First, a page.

Sleep Apnea and Snoring
Sleep Apnea and Snoring
Sleep apnea is a potentially life-threatening sleep disorder characterized by repeated pauses in breathing during sleep. The term sleep apnea is derived from the Greek words meaning “without breath”. Breathing pauses can last anywhere from several seconds to minutes, and happen as often as 30 times or more per hour. Ongoing disrupted breathing causes an imbalance between the carbon dioxide and oxygen levels in the bloodstream, as not enough carbon dioxide is exiting and not enough oxygen is entering the body.
Sensing this imbalance, the brain sends a message to the body, telling it to wake up to restart the breathing process. People with sleep apnea will partially awaken as they struggle to breathe, and this is often accompanied by loud snoring or choking sensations. Because people with sleep apnea don’t always completely awaken during the episodes, they are often unaware they have a sleeping disorder and it can remain undiagnosed.
There are two main types of this disorder; central sleep apnea which occurs when the brain fails to send important signals to the breathing muscles, and obstructive sleep apnea (OSA) which occurs when air cannot flow through the nose or mouth even though the body is still trying to breathe. Obstructive sleep apnea is far more prevalent and easily treatable by a qualified dentist.
Common signs of obstructive sleep apnea can include severe early morning headaches, sleepiness in the daytime, and insomnia. Fortunately, a dentist trained in Sleep Disordered Breathing is equipped with the necessary technology and expertise to treat sleep apnea in several different ways.
Reason for treating sleep apnea
It is very important to seek medical attention if sleep apnea is suspected. A sufferer can completely stop breathing numerous times per hour, and this can quickly turn into a deadly situation. Obstructive sleep apnea occurs when the soft tissue lying at the back of the throat collapses into the airway. The tongue then falls towards the back of the throat which tightens the blockage and prevents oxygen from entering the lungs.
The problem worsens when the chest region, diaphragm, and abdomen fight for air. The efforts they make to obtain vital oxygen only cause a further tightening of the blockage. The patient must arouse from deep sleep to tense the tongue and remove the soft tissue from the airway.
Because sleep apnea causes blood carbon dioxide levels to increase and blood oxygen levels to decrease, the heart has to pump harder and faster to compensate for the lack of oxygen. Sleep apnea patients can technically “die” many times each night. Sleep apnea has been linked to a number of serious heart-related conditions, and should be investigated by the dentist and physician at the earliest opportunity.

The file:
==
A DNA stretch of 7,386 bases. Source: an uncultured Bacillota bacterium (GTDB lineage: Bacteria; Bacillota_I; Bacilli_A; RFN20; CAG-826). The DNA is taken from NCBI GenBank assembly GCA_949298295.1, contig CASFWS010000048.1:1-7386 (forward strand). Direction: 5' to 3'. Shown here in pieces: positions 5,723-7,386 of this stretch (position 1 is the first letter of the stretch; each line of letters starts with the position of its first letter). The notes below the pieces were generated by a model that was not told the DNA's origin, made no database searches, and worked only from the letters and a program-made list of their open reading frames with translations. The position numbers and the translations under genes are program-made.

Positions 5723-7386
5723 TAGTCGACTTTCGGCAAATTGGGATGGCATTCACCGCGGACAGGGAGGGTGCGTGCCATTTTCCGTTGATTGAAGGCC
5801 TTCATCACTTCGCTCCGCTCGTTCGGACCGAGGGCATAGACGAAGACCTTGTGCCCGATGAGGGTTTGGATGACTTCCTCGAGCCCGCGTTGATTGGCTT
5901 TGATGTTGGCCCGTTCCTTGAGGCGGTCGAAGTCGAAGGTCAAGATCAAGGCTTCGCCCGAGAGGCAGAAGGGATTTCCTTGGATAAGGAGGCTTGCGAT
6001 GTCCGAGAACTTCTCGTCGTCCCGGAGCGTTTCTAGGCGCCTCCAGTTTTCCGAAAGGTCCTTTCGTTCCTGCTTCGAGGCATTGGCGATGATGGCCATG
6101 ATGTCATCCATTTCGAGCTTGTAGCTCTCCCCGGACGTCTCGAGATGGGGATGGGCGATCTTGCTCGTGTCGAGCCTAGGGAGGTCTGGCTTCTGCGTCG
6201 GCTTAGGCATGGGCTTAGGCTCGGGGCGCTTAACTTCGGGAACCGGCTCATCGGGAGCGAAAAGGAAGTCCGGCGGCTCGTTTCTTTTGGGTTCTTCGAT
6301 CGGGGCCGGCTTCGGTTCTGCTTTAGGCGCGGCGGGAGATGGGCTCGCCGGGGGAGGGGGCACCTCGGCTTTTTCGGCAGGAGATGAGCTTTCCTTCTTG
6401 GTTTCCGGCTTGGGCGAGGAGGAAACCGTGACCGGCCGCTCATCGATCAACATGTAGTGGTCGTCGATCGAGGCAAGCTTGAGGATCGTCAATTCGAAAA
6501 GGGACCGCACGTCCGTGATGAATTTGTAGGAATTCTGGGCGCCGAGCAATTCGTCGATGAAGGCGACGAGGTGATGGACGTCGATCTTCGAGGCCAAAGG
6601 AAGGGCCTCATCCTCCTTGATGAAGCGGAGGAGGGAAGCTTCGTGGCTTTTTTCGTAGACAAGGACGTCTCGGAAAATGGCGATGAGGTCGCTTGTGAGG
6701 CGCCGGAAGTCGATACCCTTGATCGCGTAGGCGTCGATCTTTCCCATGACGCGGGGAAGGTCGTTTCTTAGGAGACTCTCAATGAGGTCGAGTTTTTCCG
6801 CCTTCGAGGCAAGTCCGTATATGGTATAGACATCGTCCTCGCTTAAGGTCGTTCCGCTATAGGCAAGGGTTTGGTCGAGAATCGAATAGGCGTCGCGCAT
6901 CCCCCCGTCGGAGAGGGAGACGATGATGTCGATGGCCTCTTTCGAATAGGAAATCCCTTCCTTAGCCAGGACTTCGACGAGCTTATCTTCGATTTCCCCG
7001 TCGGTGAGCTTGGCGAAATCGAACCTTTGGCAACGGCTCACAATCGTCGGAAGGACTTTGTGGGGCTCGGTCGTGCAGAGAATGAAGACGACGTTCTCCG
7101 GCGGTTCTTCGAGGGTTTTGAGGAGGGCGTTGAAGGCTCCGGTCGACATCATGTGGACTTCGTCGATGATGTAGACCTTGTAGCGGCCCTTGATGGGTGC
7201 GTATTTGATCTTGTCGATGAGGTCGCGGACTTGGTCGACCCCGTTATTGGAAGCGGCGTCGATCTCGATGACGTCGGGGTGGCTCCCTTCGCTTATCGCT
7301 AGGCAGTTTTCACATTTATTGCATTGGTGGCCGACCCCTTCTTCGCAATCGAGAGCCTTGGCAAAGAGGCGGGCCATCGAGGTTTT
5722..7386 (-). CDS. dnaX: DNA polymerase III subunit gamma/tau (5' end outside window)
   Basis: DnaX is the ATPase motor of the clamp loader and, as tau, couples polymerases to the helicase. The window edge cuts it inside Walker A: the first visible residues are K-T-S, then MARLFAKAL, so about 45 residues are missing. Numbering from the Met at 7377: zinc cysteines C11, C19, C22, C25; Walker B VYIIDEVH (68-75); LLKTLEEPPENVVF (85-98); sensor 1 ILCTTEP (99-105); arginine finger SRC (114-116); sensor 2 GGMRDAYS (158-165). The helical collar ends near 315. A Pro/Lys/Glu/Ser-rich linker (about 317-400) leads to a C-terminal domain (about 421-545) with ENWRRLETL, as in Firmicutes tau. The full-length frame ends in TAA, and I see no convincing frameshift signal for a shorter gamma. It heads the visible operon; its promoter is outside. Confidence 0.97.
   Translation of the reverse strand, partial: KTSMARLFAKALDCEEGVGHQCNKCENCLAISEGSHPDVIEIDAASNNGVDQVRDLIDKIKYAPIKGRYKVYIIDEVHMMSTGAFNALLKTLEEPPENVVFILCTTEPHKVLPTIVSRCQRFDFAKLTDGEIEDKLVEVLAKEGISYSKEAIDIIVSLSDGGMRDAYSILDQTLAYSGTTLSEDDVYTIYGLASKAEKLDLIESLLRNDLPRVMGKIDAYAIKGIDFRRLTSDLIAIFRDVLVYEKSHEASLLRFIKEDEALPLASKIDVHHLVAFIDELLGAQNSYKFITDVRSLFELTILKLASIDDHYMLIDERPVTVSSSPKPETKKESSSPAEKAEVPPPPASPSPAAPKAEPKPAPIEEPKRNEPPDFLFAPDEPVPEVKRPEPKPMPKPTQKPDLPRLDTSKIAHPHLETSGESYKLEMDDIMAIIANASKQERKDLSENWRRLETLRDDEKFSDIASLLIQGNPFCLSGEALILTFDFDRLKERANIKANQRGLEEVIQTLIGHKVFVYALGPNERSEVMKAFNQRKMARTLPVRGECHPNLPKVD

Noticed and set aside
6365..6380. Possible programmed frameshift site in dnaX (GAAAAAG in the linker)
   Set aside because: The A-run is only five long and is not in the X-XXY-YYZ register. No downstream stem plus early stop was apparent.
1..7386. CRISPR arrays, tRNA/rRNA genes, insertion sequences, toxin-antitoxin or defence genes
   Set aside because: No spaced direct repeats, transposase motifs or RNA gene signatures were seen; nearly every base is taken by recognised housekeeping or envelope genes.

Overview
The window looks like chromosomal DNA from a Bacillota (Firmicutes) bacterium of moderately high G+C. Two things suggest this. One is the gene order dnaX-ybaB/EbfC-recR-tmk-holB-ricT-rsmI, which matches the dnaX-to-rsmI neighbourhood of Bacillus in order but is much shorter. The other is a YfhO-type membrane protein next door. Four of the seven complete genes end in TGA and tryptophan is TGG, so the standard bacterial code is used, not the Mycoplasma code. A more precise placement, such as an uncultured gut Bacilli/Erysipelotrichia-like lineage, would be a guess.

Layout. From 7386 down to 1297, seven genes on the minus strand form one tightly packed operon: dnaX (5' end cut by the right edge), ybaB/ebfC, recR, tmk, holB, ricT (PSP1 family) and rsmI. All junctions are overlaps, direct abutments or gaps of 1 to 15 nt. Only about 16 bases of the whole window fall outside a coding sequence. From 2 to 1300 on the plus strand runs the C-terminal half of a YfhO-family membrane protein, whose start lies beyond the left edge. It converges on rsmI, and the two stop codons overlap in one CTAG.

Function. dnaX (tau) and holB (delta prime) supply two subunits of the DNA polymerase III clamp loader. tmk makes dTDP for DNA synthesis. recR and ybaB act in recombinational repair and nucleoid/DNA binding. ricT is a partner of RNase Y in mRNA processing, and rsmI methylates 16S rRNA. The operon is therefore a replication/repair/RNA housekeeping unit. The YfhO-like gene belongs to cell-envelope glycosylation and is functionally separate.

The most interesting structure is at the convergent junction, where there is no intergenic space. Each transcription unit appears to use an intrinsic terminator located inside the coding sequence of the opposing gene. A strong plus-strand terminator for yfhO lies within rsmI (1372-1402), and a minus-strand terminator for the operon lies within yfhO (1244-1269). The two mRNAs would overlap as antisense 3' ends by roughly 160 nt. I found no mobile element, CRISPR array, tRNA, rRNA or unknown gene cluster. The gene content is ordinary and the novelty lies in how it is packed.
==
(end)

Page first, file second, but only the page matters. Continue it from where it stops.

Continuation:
What does sleep apnea treatment involve?
Initially, the dentist will want to conduct tests in cooperation with a physician in order to investigate, diagnose, and select a suitable treatment. A sleep study, either overnight in a Sleep Lab or using an at-home testing device, is essential for an accurate diagnosis.
The dentist can offer many different treatment options which depend largely on the exact diagnosis and the health of the patient. The dentist may advise the patient to halt some habits that aggravate sleep apnea such as smoking, alcohol consumption, and tranquilizer use.
Sleeping masks (CPAP) were traditionally used to keep patient airways open during sleep, but today there are less intrusive options. Dental devices that position the lower jaw forward are very effective in preventing the tongue from blocking the main air passage. These dental devices are gentle, easy to wear, and often help patients avoid unwanted surgeries.
Oral Appliance Therapy (OAT)
There are a number of dental devices that can be used to alleviate Sleep Apnea and Snoring. The goal of most of these devices is to separate the jaws and move the lower jaw slightly forward. This slight repositioning opens up the airway, and allows oxygen to flow freely again. Wearers of sleep apnea dental devices report that they stop loud snoring, feel more rested in the daytime, and are much more comfortable going to sleep. Sleep apnea appliances work best on patients who are not significantly overweight. They offer a viable alternative to Continuous Positive Airway Pressure (CPAP).
Dental Sleep Apnea appliances come in numerous designs. Dentists trained and experienced in Sleep Disordered Breathing choose the most appropriate appliance for each patient based on the patient’s individual circumstances. The considerations are as follows: Comfort, Bruxism (Teeth Grinding or Clenching), tongue size and shape, deep bite, missing teeth, nasal patency (nostrils open or closed), TMJ problems, appliance retention issues based on size and shape of the molar teeth, patient dexterity, and cost. Careful evaluation of each factor will enable the dentist to choose from nearly one hundred appliance designs to achieve the goals of each individual patient.
Nasal Surgery, for cases in which the problem is more nasal than oral airway obstruction.
UPPP (Uvulopalatopharyngoplasty), a procedure that removes excess tissue in the throat to make the airway wider. This sometimes can allow air to move through the throat more easily, reducing the severity of obstructive sleep apnea. The tissues that are removed may include the uvula, soft palate, tonsils, adenoids, and excessive throat tissue.
Hyoid Advancement, a surgery that alters the position of the Hyoid bone in the neck and helps pull the tongue forward slightly.
Tongue and jaw surgeries, both with the goal of permanently advancing the lower jaw to a more forward position.
For detailed information on these and more surgical options go to www.sleepapnea.org, the website of the American Sleep Apnea Association.